The Missourian has been full of stories of late about proposed courthouse shuffling and new facilities here and there. One consequence may be that the Common Pleas Courthouse may cease to be a courthouse. That raises the question of what will happen to one of the most iconic structures in Cape Girardeau.
Here’s a suggestion: turn it into a museum like the Cairo Custom House Museum in Cairo.
For all the time I’ve spent in Cairo, the last time I was in the old Custon House was when it was being used as a police station at the time of the riots in the late 1960s. I’ll have more about that on a later date.
A serious “Wow!” factor
Mother, Curator Jessica and I really weren’t expecting much when we walked into the museum right before closing time. We weren’t two steps into the building when my friend, the curator for the Athens County Historical Society and Museum, broke the Coveting Commandment into a whole bunch of pieces.
First off, the building itself is a magnificent piece of architecture with features like arched brick ceilings that I’ve never seen before.
Because there are so many rooms, it was possible to create amazing grouping of exhibits. It would be easy to spend days in the place and still not see everything.
By the way, this website points out that the fireplaces like this one weren’t used for heating, but were used for ventilation.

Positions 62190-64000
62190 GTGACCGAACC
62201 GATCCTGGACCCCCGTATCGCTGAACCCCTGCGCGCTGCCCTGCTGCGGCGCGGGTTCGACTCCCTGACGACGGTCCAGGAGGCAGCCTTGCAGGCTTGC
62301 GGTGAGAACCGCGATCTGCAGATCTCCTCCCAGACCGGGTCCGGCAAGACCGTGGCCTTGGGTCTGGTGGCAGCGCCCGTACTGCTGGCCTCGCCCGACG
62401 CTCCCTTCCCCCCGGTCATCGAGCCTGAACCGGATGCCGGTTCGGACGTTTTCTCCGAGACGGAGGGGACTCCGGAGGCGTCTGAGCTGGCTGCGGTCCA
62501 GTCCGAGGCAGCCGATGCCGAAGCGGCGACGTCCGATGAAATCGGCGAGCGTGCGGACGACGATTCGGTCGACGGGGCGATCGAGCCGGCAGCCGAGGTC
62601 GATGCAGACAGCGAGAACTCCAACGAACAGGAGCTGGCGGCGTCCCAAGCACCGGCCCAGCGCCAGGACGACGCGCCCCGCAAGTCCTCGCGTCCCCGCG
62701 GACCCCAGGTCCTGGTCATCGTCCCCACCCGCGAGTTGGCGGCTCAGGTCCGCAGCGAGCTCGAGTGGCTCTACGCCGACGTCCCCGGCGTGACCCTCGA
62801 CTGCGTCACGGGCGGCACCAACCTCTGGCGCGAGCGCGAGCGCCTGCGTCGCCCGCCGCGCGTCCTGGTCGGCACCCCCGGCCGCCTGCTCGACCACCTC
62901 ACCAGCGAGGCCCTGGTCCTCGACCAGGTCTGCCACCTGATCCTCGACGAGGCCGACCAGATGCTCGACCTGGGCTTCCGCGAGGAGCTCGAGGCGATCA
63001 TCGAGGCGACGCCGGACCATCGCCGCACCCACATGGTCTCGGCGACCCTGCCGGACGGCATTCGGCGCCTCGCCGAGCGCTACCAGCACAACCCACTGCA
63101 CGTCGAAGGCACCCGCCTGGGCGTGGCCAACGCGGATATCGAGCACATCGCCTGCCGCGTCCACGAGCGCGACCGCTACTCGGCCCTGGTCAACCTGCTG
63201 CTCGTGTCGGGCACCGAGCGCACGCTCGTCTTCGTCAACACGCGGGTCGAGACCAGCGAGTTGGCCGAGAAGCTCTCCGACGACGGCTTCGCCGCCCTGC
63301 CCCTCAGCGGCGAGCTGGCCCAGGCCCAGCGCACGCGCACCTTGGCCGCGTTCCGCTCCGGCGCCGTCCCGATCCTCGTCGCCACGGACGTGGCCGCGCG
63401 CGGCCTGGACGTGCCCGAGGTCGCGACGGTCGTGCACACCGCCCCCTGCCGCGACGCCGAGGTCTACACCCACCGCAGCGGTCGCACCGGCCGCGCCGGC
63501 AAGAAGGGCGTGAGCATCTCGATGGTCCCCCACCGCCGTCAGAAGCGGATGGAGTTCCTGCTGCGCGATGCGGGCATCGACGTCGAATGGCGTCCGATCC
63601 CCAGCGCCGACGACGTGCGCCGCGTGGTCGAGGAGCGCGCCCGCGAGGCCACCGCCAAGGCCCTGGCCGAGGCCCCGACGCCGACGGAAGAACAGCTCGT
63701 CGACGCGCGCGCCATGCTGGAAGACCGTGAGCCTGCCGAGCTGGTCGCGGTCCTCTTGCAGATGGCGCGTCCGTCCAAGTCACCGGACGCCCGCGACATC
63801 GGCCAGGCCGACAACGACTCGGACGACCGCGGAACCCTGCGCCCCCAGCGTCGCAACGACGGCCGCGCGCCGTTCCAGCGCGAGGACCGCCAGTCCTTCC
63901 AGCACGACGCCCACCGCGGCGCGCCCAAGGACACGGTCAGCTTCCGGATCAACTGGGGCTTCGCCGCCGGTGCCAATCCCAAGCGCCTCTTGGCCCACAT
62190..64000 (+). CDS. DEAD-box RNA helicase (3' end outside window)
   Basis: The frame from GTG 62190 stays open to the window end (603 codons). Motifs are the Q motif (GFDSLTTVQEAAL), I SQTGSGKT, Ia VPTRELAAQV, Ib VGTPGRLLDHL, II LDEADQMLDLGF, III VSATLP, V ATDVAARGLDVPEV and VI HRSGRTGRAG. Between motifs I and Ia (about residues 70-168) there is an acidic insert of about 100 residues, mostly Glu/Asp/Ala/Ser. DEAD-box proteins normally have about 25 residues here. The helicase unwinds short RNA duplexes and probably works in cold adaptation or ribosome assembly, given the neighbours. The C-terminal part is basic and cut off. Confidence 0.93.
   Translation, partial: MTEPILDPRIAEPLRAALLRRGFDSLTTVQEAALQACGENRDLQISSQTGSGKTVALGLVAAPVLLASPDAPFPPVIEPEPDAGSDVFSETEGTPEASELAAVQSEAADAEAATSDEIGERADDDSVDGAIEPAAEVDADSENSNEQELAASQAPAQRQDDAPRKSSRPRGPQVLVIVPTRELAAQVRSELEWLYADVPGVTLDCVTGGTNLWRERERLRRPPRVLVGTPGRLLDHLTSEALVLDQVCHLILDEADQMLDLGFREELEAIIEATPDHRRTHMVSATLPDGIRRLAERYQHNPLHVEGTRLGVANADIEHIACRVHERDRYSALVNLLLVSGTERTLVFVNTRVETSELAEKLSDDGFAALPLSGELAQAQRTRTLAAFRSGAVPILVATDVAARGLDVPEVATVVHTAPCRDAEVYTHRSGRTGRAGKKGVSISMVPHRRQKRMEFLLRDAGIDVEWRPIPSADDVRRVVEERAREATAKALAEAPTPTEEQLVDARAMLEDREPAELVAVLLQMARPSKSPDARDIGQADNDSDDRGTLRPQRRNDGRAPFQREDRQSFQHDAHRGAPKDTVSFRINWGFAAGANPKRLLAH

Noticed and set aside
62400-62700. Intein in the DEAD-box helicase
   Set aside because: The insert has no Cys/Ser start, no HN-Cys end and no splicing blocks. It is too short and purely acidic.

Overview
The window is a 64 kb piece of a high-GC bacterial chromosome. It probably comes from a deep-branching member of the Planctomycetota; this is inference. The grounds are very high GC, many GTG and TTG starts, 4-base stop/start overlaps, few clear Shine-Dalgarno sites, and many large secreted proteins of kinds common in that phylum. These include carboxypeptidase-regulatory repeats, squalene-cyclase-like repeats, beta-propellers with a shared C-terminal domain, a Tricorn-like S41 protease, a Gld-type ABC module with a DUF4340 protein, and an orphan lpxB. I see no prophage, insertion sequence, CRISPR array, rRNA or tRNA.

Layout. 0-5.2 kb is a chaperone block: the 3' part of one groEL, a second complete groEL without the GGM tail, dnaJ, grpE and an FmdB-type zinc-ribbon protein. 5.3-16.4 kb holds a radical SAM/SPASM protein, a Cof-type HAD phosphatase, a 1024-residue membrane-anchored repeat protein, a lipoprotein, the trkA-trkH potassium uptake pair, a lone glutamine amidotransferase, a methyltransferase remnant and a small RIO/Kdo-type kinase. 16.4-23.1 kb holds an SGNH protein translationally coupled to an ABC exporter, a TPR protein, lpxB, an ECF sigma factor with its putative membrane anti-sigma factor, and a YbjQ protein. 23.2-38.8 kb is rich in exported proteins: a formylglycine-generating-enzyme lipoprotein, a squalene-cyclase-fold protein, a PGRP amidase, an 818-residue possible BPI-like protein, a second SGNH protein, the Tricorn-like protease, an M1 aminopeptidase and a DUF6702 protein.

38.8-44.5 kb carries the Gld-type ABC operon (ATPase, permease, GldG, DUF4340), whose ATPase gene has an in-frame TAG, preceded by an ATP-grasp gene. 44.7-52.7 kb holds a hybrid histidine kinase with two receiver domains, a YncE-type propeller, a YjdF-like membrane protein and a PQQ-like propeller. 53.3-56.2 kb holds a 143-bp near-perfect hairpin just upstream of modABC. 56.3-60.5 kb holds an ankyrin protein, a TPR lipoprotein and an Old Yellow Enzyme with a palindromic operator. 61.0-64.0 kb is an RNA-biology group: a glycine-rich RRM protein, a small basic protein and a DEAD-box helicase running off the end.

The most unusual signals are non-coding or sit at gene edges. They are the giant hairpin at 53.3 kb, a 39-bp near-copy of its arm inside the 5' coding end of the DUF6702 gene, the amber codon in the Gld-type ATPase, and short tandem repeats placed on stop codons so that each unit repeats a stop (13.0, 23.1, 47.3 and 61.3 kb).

Cairo Custom House Museum gallery
Here’s a taste of what you’ll see in the facility. I’ll talk about the darker history of the building in another post. I’ll also follow up with more photos on my next visit when I have more time. Click on any photo to make it larger, then use your arrow keys to move through the gallery.
2 Replies to “Cairo Custom House”
Ohhh, this is WONDERFUL!! JD and I must take a trip to Cairo this summer! I’m glad the town has another historic place to tour.
And I heartily agree about the idea of turning the old Cape courthouse into a museum. That’s the only logical conclusion for such an elegant old building. I haven’t even seen the inside of that building.
The Stoddard County Historical Society is wanting to convert the old county courthouse in Bloomfield into a museum, but, so far, the county commission is not impressed with the idea. I don’t know what’s involved in such an undertaking, but I feel sure that money is a factor. It always is.
I love how you can sit there in the sunshine of West Palm Beach and sort through your archives for stored items to post on your blog site, Ken! If someone would READ my Statesman blogs, I would do that too!
Ooops–I must give credit to the fact that the Stoddard County Commission did get a recent grant to renovate the deteriorating cupola on the old Bloomfield courthouse–so at least there is some positive movement to get it from falling into disrepair…
It takes a fair amount of community volunteerism to preserve these historic structures.